Campus News

McBee Professor examines universities’ ties to marketplace

After almost two decades at the University of Arizona, Sheila Slaughter was lured to UGA’s Institute of Higher Education in August 2005 as the first holder of the Louise McBee Professorship in Higher Education.

“What interested me about this position is that the Institute of Higher Education, then under the leadership of Tom Dyer, was building a program that covers everything from undergraduate access to research policy issues,” said Slaughter. “I liked the idea of being at an institute with this broad range and wide vision.”

In addition to Slaughter, the institute has recently added two other senior faculty—Maryann Feldman, who holds the inaugural Zell Miller Professorship, and James Hearn—both well known in higher education circles. 

“Having colleagues like this makes this a fun place to be,” Slaughter said.

It’s also helping boost UGA’s rankings among graduate programs in higher education nationally and leading to more external funding. Slaughter, who brought a grant from the National Science Foundation with her, is particularly proud of a recent major award from the National Institutes of Health for a research project on which she, Feldman and Scott Thomas (another IHE faculty member) are collaborating.

“The project is about the conflict of interest that arises when members of a university’s board of trustees have business interests in the intellectual properties that the institution is developing,” she said.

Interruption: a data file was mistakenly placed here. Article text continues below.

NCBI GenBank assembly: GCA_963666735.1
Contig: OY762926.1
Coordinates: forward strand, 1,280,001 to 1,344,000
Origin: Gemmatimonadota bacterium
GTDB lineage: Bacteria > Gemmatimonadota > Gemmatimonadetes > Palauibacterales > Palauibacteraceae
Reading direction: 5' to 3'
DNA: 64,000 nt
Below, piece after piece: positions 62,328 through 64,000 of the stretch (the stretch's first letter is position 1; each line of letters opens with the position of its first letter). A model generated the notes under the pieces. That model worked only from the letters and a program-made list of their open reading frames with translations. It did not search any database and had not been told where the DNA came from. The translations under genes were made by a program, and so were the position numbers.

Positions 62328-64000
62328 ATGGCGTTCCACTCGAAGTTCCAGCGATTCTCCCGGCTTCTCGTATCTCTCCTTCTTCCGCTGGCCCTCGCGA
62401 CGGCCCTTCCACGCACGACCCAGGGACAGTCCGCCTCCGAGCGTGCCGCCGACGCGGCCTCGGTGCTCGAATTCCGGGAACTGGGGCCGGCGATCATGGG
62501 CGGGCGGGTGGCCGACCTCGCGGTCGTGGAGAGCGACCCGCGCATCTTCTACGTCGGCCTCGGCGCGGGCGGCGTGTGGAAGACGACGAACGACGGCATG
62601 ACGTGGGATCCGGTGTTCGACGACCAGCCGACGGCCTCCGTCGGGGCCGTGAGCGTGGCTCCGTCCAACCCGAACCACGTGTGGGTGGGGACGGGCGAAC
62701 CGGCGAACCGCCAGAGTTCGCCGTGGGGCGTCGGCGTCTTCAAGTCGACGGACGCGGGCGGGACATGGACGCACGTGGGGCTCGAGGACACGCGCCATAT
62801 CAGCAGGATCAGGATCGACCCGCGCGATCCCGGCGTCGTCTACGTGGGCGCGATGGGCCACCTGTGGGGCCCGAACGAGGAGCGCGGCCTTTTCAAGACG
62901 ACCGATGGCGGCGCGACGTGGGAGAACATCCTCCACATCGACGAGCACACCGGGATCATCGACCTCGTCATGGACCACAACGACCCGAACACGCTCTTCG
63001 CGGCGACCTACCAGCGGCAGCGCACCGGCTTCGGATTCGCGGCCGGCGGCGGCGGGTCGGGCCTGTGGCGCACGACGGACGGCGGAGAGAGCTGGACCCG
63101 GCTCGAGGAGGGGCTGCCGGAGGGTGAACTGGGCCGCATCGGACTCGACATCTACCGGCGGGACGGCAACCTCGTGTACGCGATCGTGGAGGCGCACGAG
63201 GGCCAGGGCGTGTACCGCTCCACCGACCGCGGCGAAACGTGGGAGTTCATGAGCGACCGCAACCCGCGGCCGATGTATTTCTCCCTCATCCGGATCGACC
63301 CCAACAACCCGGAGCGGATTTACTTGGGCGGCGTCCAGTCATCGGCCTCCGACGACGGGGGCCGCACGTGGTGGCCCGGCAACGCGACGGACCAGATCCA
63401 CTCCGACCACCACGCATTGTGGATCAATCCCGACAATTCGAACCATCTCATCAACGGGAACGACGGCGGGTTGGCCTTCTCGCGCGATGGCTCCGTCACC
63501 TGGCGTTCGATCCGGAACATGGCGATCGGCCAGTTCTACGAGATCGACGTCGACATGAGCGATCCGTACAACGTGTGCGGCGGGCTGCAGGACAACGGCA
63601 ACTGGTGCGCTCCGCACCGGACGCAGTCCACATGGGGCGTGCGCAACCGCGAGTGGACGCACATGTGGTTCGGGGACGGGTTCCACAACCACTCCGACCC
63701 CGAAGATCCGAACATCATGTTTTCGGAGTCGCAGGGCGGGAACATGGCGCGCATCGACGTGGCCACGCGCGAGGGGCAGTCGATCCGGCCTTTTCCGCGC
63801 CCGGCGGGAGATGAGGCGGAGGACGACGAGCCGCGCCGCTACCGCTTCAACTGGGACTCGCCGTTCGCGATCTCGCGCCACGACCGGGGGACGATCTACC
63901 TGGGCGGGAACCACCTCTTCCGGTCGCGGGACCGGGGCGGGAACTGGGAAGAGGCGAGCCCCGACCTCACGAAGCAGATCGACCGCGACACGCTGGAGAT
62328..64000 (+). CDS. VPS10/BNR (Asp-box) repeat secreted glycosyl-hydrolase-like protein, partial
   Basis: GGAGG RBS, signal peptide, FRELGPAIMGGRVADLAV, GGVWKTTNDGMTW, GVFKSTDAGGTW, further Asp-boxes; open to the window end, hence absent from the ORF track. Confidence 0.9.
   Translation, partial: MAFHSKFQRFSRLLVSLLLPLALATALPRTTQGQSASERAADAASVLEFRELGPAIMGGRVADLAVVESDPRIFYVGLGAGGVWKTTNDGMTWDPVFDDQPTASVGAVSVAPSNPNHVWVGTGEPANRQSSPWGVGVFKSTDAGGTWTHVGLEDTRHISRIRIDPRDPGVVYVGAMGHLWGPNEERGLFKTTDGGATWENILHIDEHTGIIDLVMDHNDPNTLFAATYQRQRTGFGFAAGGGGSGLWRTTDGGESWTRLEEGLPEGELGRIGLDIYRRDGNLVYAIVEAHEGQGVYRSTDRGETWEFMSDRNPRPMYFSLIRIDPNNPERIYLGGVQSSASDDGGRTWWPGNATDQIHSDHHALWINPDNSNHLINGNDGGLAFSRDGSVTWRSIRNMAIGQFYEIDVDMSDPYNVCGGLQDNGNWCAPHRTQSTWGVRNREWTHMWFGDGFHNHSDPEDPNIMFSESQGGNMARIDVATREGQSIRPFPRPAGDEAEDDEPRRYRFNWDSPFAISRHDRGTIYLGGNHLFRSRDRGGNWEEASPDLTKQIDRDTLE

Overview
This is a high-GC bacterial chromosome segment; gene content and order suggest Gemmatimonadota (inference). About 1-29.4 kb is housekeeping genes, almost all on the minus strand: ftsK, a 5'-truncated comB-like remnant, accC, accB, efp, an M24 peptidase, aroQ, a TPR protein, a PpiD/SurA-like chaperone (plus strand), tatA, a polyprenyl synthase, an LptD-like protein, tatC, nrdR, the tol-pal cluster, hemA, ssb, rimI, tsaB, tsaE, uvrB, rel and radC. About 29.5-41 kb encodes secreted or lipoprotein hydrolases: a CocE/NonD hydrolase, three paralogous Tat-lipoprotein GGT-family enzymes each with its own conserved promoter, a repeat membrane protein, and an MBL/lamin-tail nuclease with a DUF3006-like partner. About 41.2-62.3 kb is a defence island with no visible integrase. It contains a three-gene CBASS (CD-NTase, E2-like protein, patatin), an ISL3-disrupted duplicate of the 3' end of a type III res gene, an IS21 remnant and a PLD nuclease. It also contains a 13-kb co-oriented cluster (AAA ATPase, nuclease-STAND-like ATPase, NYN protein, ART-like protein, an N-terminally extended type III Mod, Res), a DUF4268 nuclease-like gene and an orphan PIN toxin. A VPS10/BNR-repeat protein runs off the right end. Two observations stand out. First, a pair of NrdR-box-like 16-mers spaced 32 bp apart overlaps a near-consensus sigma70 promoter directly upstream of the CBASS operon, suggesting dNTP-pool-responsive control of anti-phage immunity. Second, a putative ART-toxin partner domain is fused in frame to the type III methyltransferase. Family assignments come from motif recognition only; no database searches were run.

Slaughter and her colleagues will examine trustee networks at institutions in the Association of American Universities in 1965, 1985 and 2005 and identify conflicts of interest.

“The question is who is stewarding the stewards,” Slaughter said. “Conflict of interest may be systemic, but it can be managed. Our goal is to help shape policies that best address such conflicts and support research integrity.”

Slaughter also is interested in the role of women in higher education—an interest certainly shared by the woman for whom her faculty chair is named.  

She and McBee, who had a distinguished 25-year career at UGA and then served in the Georgia General Assembly for more than a decade, first met when they posed for the cover of the 2005 IHE Report, published by the institute each fall, and have since spent time together.   

“Louise McBee is such an amazing woman—she’s even climbed Mt. Everest,” said Slaughter. “There are hardly any professorships named after a woman, so I’m very delighted to hold this one.  Whenever I meet someone and tell them I’m the McBee Professor, I always get a good reaction, because she is so universally admired.”